“Indeed.” Darcy finally let his grin begin to spread over his face. He stopped their progress in the entry hall, gathering their coats, hats, and other warm outerwear, passing Elizabeth’s to her and putting his own on. Then, tucking her arm under his elbow once more, he led his beloved to the stables. His excitement too great to remain silent, Darcy chattered about this and that, saying nothing of substance, all the way to the building. Elizabeth looked at him oddly, but said nothing, instead nodding and laughing in all the right places.
“What have we here?” His wife asked as they approached the paddock nearest the stables and she saw the pair of horses saddled and tied there.
“This is part of your surprise. I thought we might go riding for a bit today.” Darcy turned his gaze to Elizabeth’s face, eager to see her reaction.
“Oh, how lovely!” Elizabeth cried. “I have not ridden in ages!” She turned to Darcy. “Thank you, my love!” She threw her arms around his waist and lifted on her toes to kiss him.
Darcy grinned at Elizabeth, leaning down to return her kiss. “You are welcome. I know I have insisted you remain indoors for the last few weeks, and there still is a bit more snow that I would like for you to be tramping out in, but on horseback, you will not be quite as exposed to the wet as you would when walking.” Darcy assisted her up into the sidesaddle and then mounted his own horse. He gathered his reins and observed his wife as she turned her horse into the center of the paddock, making it turn right and left and putting it through its paces, making certain she knew what to do. He was pleased to see that she sat the mare like she was born in the saddle. “Come,” he called, and led the way through the gate, nodding to the groom who stood ready to close it behind them.
When Darcy and Elizabeth got to the lake path, he reined in, waiting for her to catch up. “What say you to a race?” He gestured to the path, which the stablemaster and grooms had marked with colorful ribbon every few feet.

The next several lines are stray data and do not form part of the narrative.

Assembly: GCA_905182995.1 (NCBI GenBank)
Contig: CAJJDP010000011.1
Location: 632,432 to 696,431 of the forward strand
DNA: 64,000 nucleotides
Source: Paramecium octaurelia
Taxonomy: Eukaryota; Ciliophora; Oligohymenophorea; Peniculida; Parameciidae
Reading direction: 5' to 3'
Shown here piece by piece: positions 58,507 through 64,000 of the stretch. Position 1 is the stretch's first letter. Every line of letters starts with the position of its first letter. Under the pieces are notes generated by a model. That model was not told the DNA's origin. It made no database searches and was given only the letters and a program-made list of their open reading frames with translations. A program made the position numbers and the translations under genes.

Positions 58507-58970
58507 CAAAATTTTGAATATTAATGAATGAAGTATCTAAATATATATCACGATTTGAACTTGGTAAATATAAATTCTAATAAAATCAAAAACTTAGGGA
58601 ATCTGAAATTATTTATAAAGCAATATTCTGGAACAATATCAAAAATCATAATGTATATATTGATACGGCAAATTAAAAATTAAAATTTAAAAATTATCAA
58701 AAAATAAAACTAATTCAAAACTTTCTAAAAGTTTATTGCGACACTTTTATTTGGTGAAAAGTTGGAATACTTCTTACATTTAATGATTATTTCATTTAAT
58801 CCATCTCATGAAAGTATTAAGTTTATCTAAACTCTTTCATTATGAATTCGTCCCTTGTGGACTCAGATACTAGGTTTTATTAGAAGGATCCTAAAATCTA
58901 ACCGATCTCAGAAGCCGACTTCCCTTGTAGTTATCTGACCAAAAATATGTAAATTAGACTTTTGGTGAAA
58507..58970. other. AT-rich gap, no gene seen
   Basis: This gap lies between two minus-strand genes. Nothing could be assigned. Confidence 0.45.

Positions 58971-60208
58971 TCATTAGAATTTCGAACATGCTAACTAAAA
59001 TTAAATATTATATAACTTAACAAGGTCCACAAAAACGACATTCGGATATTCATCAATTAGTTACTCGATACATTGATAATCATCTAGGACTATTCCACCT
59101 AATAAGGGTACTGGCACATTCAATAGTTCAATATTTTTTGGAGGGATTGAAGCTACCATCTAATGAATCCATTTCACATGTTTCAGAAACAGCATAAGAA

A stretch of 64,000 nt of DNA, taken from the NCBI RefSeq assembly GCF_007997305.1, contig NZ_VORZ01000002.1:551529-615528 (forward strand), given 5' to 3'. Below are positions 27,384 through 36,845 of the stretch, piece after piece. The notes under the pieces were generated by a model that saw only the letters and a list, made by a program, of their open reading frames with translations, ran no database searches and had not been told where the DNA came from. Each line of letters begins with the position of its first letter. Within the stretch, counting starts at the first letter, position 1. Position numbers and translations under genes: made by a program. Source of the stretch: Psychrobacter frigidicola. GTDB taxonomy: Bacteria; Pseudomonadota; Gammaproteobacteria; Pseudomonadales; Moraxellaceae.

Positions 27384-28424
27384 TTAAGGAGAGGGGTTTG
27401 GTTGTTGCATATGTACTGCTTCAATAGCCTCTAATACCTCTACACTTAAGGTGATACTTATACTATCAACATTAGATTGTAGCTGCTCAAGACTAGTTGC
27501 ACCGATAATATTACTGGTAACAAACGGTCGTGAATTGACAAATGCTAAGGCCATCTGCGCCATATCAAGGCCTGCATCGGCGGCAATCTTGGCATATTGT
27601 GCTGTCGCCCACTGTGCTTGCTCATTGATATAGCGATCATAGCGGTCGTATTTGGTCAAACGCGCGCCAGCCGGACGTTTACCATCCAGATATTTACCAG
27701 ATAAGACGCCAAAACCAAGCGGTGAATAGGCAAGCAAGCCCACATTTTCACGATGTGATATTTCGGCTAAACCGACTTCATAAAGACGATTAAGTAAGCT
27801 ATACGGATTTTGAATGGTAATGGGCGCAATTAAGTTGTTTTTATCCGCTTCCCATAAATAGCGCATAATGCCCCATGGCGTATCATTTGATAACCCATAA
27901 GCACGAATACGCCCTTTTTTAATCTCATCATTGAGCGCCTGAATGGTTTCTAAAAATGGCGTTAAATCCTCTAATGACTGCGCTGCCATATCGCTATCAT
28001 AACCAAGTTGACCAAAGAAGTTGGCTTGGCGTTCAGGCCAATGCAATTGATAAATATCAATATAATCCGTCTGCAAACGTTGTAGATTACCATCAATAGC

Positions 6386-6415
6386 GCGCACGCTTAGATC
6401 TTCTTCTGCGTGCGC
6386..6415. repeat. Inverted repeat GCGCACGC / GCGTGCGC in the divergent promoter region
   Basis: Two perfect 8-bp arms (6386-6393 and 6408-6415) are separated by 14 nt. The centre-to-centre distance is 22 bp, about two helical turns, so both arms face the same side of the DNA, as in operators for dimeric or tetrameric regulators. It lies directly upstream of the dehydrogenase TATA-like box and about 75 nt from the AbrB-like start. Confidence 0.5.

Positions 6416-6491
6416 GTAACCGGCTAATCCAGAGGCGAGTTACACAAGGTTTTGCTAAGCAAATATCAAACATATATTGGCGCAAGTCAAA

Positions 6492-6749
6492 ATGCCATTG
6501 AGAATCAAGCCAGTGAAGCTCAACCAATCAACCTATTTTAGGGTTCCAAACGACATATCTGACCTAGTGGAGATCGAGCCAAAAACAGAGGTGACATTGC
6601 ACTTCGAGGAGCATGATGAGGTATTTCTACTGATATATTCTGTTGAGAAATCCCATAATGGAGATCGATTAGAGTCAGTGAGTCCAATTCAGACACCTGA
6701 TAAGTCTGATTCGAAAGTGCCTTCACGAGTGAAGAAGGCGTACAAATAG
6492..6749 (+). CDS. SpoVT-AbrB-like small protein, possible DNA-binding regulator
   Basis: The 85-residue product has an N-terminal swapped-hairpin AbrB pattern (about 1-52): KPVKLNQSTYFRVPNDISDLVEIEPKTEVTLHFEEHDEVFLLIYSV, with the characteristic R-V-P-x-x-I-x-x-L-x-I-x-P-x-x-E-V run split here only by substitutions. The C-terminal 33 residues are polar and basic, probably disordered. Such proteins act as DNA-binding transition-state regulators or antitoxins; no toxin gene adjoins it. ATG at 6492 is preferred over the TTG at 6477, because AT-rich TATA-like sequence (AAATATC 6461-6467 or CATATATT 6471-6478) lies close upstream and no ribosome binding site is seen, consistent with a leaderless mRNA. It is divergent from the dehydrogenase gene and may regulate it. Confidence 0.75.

“A race?” Elizabeth asked in surprise. “Are you joking?”
“No, I am not.” Darcy could no longer control his grin, which, within seconds, took over his face. “I know how competitive you are. Let us see if that characteristic extends from chess to other pursuits.” He pointed to the stablemaster, who strode out of the woods while they were speaking. “Mr. Barker is ready to start us, and a quarter mile up the path, John Coachman should be waiting to declare the winner. Am I correct, Barker?”
Mr. Barker nodded with a smile. “You are, indeed, sir.”
Darcy turned back to his wife. “Well? You are not going to be missish about this, are you?”
To Elizabeth, those were fighting words. “No, I am not, Mr. Darcy.” She turned her horse to face the path, settled herself in the saddle, and tightened her grip on the reins. “I am ready when you are. Prepare to lose, sir.” She fell silent, her eyes now focused on the green cloth in the stablemaster’s fingers. She totally ignored her husband.
With a grin, Barker dropped the rag. Like a shot, both Darcys kicked their horses into motion. Leaning low over the necks of their mounts, the pair of them gave as good as they got, one moving ahead and then the other. All either of them was aware of was the pounding of the hooves in their ears and the motion of the horse beneath their seat.
It was a close race, but in the end, Elizabeth won by a nose. As the couple walked their mounts back toward the stable, they gazed at each other, laughter and affection in their eyes. When they dismounted in the paddock a few minutes later, the staff scattered, for Mr. and Mrs. Darcy could no longer hide their feelings for each other and joined in a long and deep kiss.
What do you think? Feel free to leave a comment for me! <3